A new display open to the elements recently appeared in Trafalgar Square in the heart of London organised by the National Gallery. The pop up display contains more than 20 different reproductions of major works by some globally renowned artists such as Vincent van Gogh, Holbein and Titian, to name but three. Featuring perfectly sized versions of the original works of art, the idea is to boost interest in the impressive array of art that the gallery possesses.
Having been open to the public since 1824, the London gallery contains one of the best collections of historical art in the UK. In fact, the National Gallery is home to several thousand paintings that span the late mediaeval period right through to the 20th century. Among the most notable parts of the gallery’s collection are some of the most impressive paintings of the Italian Renaissance that are outside of their home country today. Images created by masters such as Leonardo da Vinci, Raphael and Titian are part of its permanent collection as are those from the Dutch school with painters like Vermeer represented among its images. In addition, the National Gallery has some of the best known British art in its collection, with painters like Turner and Constable featuring heavily.
Urban Art For All
To highlight some of the works in the gallery’s collection, the management team at the art museum decided to place a large-scale installation in the middle of Trafalgar Square, one of the UK capital’s most visited urban spaces. From August 10th, anyone wandering through the square to visit Nelson’s column or make their way to St James Park along the Mall will be confronted by some impressive reproductions of well-known art without having to enter the gallery itself. Thanks to the pop up installation, visitors can now view the replica artworks up close. Images such as Venus and Mars by Sandro Botticelli and Sunflowers by Vincent Van Gogh feature on the display alongside one of the most famous paintings by a British artist, The Fighting Temeraire which was painted by Joseph Turner in 1838.
By offering members of the public an open-air pop up exhibition that features some of the most recognisable art in the gallery’s collection, it is hoped that interest in the rest of the museum’s paintings will be augmented. In addition, the gallery – like so many other museums in London – has only recently reopened following the restrictions the UK government put in place to deal with the public health emergency. By allowing passers-by to enjoy art outside, it means that some people who would never think about entering the gallery will be able to experience what it has to offer.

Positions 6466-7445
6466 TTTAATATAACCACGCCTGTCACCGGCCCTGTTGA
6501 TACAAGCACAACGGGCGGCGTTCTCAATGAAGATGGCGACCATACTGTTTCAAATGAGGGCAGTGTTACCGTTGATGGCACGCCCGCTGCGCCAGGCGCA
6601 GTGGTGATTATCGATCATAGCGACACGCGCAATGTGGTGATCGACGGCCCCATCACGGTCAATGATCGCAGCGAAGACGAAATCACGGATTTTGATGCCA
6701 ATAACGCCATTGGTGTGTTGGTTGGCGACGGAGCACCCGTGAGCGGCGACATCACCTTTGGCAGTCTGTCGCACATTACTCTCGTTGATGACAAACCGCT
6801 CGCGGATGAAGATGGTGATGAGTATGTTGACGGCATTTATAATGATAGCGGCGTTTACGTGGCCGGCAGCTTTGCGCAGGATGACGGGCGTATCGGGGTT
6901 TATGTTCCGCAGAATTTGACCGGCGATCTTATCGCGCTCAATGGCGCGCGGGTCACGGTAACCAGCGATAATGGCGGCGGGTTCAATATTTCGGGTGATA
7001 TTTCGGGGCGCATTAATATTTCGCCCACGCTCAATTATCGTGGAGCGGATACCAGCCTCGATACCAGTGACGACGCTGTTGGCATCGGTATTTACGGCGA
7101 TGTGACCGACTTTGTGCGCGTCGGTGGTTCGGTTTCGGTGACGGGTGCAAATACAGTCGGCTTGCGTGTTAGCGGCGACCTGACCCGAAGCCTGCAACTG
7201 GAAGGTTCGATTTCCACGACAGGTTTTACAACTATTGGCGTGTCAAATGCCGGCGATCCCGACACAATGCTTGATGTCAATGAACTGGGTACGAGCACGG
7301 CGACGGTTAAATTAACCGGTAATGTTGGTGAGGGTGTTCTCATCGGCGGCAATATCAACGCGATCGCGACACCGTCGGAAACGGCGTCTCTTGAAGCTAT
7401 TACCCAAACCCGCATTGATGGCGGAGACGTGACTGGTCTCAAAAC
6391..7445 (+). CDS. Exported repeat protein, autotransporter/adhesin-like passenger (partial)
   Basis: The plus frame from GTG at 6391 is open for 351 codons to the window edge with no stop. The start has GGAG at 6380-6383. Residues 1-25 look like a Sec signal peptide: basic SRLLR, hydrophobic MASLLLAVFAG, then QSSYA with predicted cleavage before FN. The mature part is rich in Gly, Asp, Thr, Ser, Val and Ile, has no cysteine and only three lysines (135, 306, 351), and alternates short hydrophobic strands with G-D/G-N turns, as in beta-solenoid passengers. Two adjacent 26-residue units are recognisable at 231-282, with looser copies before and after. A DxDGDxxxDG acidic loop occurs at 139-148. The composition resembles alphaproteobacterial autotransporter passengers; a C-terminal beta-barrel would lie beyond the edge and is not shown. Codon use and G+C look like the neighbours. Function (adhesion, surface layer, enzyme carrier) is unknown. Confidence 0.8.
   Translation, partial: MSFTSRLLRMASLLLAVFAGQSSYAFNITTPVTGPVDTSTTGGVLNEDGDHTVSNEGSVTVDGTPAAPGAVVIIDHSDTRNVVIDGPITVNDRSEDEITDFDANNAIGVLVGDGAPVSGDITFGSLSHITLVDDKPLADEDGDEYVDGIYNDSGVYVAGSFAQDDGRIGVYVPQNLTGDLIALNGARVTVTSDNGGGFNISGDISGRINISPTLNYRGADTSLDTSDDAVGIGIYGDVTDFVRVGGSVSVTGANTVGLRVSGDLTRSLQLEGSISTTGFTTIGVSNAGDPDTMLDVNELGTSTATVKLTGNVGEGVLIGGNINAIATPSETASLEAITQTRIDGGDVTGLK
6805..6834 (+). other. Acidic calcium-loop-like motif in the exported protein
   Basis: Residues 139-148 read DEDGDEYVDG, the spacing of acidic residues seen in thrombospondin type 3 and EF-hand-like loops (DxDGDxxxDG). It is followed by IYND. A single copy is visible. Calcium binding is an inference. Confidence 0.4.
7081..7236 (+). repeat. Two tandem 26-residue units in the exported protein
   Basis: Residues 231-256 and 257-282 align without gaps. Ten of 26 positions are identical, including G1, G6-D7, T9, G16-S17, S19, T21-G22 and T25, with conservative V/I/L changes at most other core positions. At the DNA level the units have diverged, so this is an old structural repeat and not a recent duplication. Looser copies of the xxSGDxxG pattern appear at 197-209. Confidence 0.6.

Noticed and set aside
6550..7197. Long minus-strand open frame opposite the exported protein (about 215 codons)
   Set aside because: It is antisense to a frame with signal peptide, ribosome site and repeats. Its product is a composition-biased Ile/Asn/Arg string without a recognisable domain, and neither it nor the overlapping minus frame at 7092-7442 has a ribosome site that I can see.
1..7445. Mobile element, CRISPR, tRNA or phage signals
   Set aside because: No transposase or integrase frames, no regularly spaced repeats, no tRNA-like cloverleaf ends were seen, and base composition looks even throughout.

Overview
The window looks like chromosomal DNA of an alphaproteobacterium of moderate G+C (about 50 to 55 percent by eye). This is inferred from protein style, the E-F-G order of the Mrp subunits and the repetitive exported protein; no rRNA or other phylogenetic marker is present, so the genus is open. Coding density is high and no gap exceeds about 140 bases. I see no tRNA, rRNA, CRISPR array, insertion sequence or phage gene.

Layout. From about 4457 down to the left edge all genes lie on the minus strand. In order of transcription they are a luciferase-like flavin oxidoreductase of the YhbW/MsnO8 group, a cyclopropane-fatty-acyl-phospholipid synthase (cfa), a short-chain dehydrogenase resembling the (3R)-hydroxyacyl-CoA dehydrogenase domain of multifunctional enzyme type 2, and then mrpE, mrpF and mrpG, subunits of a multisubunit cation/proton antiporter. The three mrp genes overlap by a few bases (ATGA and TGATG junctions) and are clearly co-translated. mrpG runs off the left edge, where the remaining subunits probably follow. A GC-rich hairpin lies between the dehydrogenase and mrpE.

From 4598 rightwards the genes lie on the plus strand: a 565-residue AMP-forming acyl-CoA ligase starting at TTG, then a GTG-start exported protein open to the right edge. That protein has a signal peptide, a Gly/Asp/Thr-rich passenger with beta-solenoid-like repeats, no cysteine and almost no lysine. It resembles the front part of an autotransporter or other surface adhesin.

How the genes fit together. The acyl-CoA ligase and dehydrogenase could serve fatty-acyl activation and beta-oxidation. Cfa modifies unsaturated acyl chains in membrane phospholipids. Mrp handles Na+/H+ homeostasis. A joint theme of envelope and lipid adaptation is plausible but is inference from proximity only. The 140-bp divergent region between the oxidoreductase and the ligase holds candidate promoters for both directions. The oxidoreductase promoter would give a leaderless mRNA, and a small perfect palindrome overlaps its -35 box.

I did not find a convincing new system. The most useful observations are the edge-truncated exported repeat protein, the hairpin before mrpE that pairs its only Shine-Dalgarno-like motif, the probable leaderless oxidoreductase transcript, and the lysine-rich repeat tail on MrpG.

A Response to Closure
Christine Riding, Curator of British Paintings at the gallery and an acknowledged expert on Turner, said that the idea for the pop up experience came during the Covid-19 period when the pandemic led to so much confinement for so many. According to Riding, the need to exhibit collections outdoors was something that the gallery felt it had to accommodate. Gabriele Finaldi, the gallery’s director, echoed Riding’s sentiments. He said that by exhibiting a series of life-size reproductions on the North Terrace of the square, just outside of the museum’s facade, anyone in the vicinity would be able to enjoy a taste of what he called the treasures of the National Gallery. “For curious minds wanting to know more,” Finaldi said, “these works of art can be scanned which means that an entirely new world of art discovery can be delivered directly to their smartphone.”
The temporary installation was also conceived to be a part of the Westminster Council’s Inside Out festival. Westminster Council runs this part of London and its festival is supposed to offer a chance to showcase new outdoor art as well as entertainment and other events of cultural significance. In the case of the National Gallery’s contribution to the festival, anyone viewing the replica pieces will be able to use a free app, known as Smartify, to scan QR codes placed at the side of each image. This will allow them to learn more about the particular paintings on display and the life of the artists who painted them.
A Wide-Ranging Art Experience
The replicas on the display range in size greatly. The largest, Bacchus and Ariadne which Titian painted in the early 1520s, is almost two metres across meaning that it can be seen from the south side of the square quite easily. The smallest image chosen for the display is about half that size but each was selected for its eye-catching qualities as much as for its fame and painterly excellence.
Other paintings that have been reproduced for the pop up exhibition include Jan van Eyck’s Arnolfini Portrait which dates back to 1434 and the Portrait of Christina of Denmark, of 1538, which was painted by Hans Holbein the Younger. In addition, the temporary show depicts John Constable’s Hay Wain, a pastoral scene of 1821 which is often described in the UK as the nation’s favourite painting, The, there is a version of van Gogh’s ever-popular Sunflowers that features, too. This replica is drawn from a series of images the artists created in 1888 and 1889 in Arles. The display and all of the chosen pieces for it will remain in situ at the site in central London until September 2nd.
About the author – Manuel Charr
Manuel Charr is a journalist working in the arts and cultural sectors. With a background in marketing, Manuel is drawn to arts organizations which are prepared to try inventive ways to reach new audiences.